Like any other machinery, skid loaders work best when they’ve been looked after. This means…
Skid steers are the small, upright, rigid framed vehicles that are common on almost any construction site you visit. They get their name from the simple way they are maneuvered around, with the wheels on each side mechanically locked together. Usually having four wheels, to turn a skid steer, the operator changes the rotation speed of the wheels on one side or the other, causing the faster rotating side to skid around and turn the vehicle.
On sites short of space this maneuverability is incredibly useful, they can turn within their own length so are ideal for even the tightest of spaces. They are also popular because skid steers are so versatile, and for operators, that means that every day is a little different, making it a varied career that people enjoy. While the most common fitment for a skid steer is a front loader bucket. This can be used for loading as well as pushing or transporting material, but for operators it’s a very different experience than with traditional front loaders. Skid steers are used not just on construction sites, but are found on farms as well, and are used in large numbers for landscape gardening applications too.
The agility itself makes this an interesting vehicle to operate, but the small size also means that the lift arms actually pivot behind the operator, and this itself is something an operator must get accustomed to. Loading buckets are not the only attachment in use though, and skid steers are often seen using augers for drilling, trenchers and are even used with snow blower attachments for clearing roads of snow in winter. You will see skid steers being used to dig holes from the inside, using ramps to remove material from the excavation. This approach is often used when space is restricted, such as projects that require excavation underneath a building, or areas where site space is significantly reduced for some reason.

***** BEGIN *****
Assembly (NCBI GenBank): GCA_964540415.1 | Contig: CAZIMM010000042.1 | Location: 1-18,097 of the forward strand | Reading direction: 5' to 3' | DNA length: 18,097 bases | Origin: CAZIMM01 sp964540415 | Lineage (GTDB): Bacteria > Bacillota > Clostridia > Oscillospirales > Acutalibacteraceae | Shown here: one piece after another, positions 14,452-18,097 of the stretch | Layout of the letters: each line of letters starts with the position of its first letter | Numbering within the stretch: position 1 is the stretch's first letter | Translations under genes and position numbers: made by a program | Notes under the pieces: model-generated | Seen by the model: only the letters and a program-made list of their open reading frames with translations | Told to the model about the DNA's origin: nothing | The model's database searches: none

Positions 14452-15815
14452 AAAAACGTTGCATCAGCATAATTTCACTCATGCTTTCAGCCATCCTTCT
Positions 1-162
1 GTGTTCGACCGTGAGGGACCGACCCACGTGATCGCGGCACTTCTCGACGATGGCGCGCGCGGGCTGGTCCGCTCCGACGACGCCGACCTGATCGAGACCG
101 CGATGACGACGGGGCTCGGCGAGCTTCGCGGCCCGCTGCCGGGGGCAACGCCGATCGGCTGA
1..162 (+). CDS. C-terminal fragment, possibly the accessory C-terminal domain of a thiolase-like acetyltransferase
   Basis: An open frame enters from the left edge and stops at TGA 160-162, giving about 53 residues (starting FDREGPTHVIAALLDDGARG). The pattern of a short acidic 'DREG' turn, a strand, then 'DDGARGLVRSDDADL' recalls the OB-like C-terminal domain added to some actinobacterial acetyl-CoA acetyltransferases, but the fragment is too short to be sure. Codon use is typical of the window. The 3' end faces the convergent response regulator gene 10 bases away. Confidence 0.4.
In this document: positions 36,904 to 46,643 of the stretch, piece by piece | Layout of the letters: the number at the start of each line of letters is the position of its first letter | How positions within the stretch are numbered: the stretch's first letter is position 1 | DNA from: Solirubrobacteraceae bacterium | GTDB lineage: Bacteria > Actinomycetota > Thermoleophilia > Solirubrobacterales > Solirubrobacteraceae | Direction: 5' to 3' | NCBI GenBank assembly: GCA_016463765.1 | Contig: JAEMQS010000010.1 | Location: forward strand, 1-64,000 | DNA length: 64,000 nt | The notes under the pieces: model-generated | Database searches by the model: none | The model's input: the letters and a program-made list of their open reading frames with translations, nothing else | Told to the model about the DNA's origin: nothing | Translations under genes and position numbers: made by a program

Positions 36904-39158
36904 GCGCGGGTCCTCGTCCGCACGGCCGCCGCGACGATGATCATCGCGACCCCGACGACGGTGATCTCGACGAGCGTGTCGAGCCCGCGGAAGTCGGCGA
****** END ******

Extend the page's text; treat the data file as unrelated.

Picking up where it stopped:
A career as a skid steer operator has a lot of potential, with varied work to keep interest high and good pay, and the best way to launch that career is through effective training. As with all heavy machinery, operating skid steers accurately and importantly, safely within a site environment takes skills and understanding.
Our professional training course for teaches both in classroom and on site, providing a broad view of skid steer operation in a variety of conditions, with particular focus on maintaining safety for the operator and other workers around the vehicle during its operation. That training when successfully completed opens the door to so many career options, and with the skid steer in so much demand across so many different industries and situations, it really is a career that can build for a lifetime.